Primary 1 Girl’s Creative Answers To Maths Questions Show Restrictions Of Traditional Education
For many who grew up in the 2010s, the Ministry of Education (MOE) and schools started to embrace creativity and “thinking out of the box”.
This Primary 1 student probably took the advice of one of her teachers, but applied her creativity in her Maths questions.
When asked to count the ducks, her answers were always wrong because she counted the number of times the example image was shown.
Upon seeing this, her aunt Ms Tan shared on Facebook saying while traditional education has its benefits, it can restrict creativity.
She hopes MOE would consider allowing unique approaches to solving Maths questions so that we do not end up “killing” the creativity of kids.
Primary 1 girl answered Maths questions differently
In the worksheet, the teacher used images to represent the animals to be counted. However, drawings of each animal placed them in different positions, presumably to engage the 7-year-olds.
Thus, the girl counted the number of times the exact imaged used as an example for the question.
Instead of answering 6 ducks in total, she answered there were only 3 left-facing ducks.
As for the second question, instead of counting all 9 puppies, she counted only 1 resting puppy facing leftward.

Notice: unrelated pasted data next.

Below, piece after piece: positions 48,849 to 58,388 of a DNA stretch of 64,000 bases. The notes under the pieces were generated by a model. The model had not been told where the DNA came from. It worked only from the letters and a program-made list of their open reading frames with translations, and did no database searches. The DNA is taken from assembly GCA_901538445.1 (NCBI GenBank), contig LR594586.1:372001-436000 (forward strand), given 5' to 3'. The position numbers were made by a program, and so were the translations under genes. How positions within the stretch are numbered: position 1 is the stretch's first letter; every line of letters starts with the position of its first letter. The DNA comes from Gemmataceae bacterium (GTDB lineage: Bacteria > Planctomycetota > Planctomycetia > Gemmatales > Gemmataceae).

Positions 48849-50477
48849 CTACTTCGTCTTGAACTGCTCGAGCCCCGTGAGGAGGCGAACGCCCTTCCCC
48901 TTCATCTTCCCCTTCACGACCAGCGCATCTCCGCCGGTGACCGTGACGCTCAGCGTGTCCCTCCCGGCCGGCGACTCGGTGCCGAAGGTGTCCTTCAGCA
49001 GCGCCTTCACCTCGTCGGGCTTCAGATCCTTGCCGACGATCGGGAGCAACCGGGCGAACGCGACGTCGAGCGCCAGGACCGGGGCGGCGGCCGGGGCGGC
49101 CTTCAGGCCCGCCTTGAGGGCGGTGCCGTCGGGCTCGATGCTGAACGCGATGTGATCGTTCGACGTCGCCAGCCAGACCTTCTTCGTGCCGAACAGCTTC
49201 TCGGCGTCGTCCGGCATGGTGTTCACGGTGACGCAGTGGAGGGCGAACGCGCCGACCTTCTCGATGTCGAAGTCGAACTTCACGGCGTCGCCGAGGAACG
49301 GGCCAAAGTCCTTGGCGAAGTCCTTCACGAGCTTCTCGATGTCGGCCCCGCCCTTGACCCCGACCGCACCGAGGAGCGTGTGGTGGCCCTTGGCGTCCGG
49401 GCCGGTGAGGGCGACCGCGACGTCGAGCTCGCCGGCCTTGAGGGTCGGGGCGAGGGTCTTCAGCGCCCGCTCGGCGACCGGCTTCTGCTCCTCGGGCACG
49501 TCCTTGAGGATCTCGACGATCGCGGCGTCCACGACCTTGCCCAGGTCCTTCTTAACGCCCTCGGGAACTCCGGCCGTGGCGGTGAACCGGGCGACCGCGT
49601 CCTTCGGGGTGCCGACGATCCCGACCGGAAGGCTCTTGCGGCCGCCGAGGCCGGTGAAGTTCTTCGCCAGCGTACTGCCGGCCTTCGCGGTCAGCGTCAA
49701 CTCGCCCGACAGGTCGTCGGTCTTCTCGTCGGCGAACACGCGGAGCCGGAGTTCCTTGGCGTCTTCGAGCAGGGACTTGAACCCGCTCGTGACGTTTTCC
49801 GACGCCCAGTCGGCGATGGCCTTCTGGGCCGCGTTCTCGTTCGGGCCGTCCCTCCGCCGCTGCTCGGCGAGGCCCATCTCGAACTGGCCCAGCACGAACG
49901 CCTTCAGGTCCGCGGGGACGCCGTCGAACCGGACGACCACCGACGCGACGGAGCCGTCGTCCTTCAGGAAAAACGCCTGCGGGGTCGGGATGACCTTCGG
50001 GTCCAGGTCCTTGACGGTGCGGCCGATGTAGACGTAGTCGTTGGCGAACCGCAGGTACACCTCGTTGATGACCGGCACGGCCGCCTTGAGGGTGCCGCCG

Sadly, she was marked wrong for both answers.
Flaws of traditional learning
Ms Tan felt like this innocuous incident revealed a flaw in the traditional education system.
Speaking from her own experience, she too was taught in a traditional manner, but was exposed to trivial questions “that tested [their] minds beyond the conservative manner”.
While “we still need to learn things in the traditional approach”, MOE needs to consider how creative kids can be.
She also shared that kids may perceive these questions differently.
Appeals to MOE to be mindful of questions set
Thus, Ms Tan appealed to MOE to pay more attention to questions that appear in their syllabus and curriculum.
She explained that questions like these can cause the younger generation to lose their interest and passion for learning.
Netizens show support
Many netizens chimed in with their own support for Ms Tan’s niece. One said her niece was observant “with an eye for detail”.
At the same time, some added that the question was not well set. Often in this situation, marks will be awarded for the alternative answers too.
One netizen added that this was an opportunity to teach the child about having different perspectives.
Indeed, depending on how you see it, the student’s answer might seem more literal than creative.
However, we hope that such alternative answers will be accepted or at least, not be faulted for its logic.